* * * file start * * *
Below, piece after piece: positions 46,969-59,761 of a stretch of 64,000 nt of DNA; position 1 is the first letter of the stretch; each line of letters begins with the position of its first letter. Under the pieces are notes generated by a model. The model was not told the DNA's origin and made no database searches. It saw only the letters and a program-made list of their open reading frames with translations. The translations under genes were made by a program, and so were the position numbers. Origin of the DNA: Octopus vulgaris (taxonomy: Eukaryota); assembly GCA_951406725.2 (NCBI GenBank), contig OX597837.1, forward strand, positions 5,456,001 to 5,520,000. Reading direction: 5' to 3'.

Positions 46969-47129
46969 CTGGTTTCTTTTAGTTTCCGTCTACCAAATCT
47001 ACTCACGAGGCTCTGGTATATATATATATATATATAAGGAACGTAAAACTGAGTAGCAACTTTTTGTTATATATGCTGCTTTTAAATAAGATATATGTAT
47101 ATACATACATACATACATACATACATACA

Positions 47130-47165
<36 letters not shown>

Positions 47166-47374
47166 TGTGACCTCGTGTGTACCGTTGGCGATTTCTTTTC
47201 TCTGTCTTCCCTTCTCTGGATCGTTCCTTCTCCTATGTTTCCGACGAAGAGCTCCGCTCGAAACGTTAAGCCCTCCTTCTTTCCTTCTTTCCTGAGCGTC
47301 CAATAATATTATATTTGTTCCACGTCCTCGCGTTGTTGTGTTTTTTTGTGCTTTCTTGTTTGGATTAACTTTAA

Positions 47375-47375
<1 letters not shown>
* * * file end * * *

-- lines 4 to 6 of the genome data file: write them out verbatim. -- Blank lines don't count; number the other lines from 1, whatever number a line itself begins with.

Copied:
47001 ACTCACGAGGCTCTGGTATATATATATATATATATAAGGAACGTAAAACTGAGTAGCAACTTTTTGTTATATATGCTGCTTTTAAATAAGATATATGTAT
47101 ATACATACATACATACATACATACATACA

Positions 47130-47165